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Opulence Without Attitude

Brimming with architectural splendors, San Luis Potosi lacks little but tourists.

October 07, 2001|JEFF KOEHLER | Jeff Koehler is a freelance writer living in San Diego

SAN LUIS POTOSI, Mexico — The young aspiring princess approached as I was eating an ear of roasted corn rubbed with chile and lime. She was selling one-peso contribution tickets toward her campaign for a late spring pageant. She smiled, and I bought two.

It was late afternoon, and I had gravitated to Plaza del Carmen in the center of San Luis Potosi, a city of 800,000 in the fertile plateau of north-central Mexico. The square was festive with vendors selling fresh fruit, papitas (potato chips), bright plastic toys, balloons. Couples and families strolled, chatted and lined the benches. It wasn't a special occasion; this was just a typical midweek afternoon in one of the city plazas.

Watching the princess hopeful saunter off to work her regal smile on others, I realized that there was not another tourist in sight, nor had I seen one all day. Or the previous ones. During the three days I spent here in May visiting friends, I could find no explanation for this. In fact, the city's large, well-preserved historic center full of magnificent Baroque churches and pleasing squares, its rich colonial and revolutionary history, a mild, sunny climate at 6,170 feet above sea level, and excellent food made the tourists even more conspicuous by their absence.

San Luis Potosi is the neglected stop on the wealthy silver route that includes the well-trodden cities of Zacatecas, San Miguel de Allende, Guanajuato, Queretaro and Aguascalientes, all fanned out just a few hours to the west and south along a loop from San Luis. In 1592 a Spaniard called Pedro de Anda found silver in Cerro de San Pedro, in the hills a dozen miles to the west. The mine was named "Pueblo de San Luis, Minas del Potosi" after the mother of all mines in Spanish-controlled Nueva Espana, Potosi, in present-day Bolivia.

The silver veins were exhausted by 1620, but the city continued to prosper, thanks to cattle ranching and the opening of new veins. By the 18th century, this was the third most important city in Mexico and the capital of the vast territory that comprised northeastern Nueva Espana, the current northern Mexican states of Coahuila, Nuevo Leon and Tamaulipas, as well as Texas and Louisiana.

Those first 200 years were a rich time for the city. Wide streets were laid out, grand plazas were built and opulent Baroque churches were erected.

San Luis Potosi is called the ciudad de los siete jardines --city of seven gardens--because each of the seven traditional neighborhoods is centered on a plaza so green and leafy that it seems more like a garden. Each is dominated by a church.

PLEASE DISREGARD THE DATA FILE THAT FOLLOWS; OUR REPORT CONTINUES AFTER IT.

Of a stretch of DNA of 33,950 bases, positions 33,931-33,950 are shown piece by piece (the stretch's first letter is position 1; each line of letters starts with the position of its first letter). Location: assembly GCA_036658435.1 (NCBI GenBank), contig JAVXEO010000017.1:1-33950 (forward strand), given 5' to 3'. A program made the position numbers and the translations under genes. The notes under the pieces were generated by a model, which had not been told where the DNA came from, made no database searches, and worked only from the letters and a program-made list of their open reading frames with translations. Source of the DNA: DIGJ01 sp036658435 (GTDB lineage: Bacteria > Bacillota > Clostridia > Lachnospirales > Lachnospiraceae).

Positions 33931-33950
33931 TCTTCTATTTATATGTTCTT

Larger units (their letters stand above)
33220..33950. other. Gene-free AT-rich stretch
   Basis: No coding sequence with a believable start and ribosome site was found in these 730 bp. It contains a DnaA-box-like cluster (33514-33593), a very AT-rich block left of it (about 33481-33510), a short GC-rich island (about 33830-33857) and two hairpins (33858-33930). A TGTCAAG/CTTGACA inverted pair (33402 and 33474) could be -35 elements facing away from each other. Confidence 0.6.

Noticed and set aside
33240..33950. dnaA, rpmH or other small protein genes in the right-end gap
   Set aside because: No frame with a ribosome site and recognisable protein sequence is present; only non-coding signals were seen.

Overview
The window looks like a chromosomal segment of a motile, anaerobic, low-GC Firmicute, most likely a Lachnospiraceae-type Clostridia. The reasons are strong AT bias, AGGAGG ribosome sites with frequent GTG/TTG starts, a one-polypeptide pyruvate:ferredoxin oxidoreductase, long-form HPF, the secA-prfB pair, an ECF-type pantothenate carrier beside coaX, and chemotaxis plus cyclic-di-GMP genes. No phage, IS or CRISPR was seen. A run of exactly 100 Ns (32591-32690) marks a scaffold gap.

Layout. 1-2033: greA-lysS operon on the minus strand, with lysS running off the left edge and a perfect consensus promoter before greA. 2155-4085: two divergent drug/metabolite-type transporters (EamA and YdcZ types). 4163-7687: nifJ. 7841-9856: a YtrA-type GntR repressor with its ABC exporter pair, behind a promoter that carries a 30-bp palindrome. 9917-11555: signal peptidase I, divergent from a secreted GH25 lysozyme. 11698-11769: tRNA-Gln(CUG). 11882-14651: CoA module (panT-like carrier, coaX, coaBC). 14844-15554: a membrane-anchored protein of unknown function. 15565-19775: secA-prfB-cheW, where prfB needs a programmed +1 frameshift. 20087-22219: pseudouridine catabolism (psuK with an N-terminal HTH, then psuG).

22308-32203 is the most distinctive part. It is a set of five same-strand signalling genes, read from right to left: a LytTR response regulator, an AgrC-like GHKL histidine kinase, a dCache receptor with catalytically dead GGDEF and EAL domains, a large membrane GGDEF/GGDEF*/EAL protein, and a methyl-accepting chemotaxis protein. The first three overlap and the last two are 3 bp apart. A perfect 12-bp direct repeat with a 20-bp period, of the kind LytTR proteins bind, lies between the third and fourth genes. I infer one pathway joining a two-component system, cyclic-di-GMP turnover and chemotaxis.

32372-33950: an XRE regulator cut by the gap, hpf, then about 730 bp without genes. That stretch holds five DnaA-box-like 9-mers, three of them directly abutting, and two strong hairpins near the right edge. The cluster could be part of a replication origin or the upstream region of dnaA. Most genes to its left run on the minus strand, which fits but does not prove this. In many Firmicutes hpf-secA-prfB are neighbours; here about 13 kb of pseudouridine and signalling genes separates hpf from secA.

I spent most of my time in the flat, walkable central historic district, where most of the interesting sites are concentrated. The focus here is the four main plazas, and I found plenty to do while strolling and browsing in the streets between them.

Plaza de Fundadores marks the spot where Fray Diego de la Magdalena founded his settlement of Guachichil Indians. But he was a Franciscan; the plaza now is dominated by the Jesuit legacy. The Jesuits constructed the church of El Sagrario and beside it, a few years later in 1700, the exquisitely Baroque Loreto chapel. Though the facade of the latter is simple, it contains one of their few surviving retablos , or carved wooden altarpieces. (Much of the Jesuits' work was destroyed after the order was expelled from the New World in 1767.) The Universidad Autonoma de San Luis Potosi, housed in what was originally a Jesuit college constructed in 1653, sits beside the chapel.

A block east is the city's principal square, Plaza de Armas (also called Jardin Hidalgo). People gather here to listen to music, played twice a week in the raised red sandstone gazebo, and also to demonstrate. During my visit several protesters were camped out with banners and loudspeakers, demanding more rights for indigenous people. But far more attention was being paid to the shooting of some scenes of a biographical film about Frida Kahlo, starring Salma Hayek and scheduled to be released in spring 2002.

The square is dominated by Catedral Santa Iglesia, constructed as a parish church and consecrated in 1730. It has twin bell towers, sweeping pink sandstone arches and Carrara marble statues of the apostles, replicas of figures in St. John Lateran Basilica in Rome.

Beside the cathedral is the Palacio Municipal (1830s), outfitted in the republican style that replaced curves with rectangles. Once the bishop's residence, it now houses several government offices, including the tourist information office (which I found helpful) on the ground floor.

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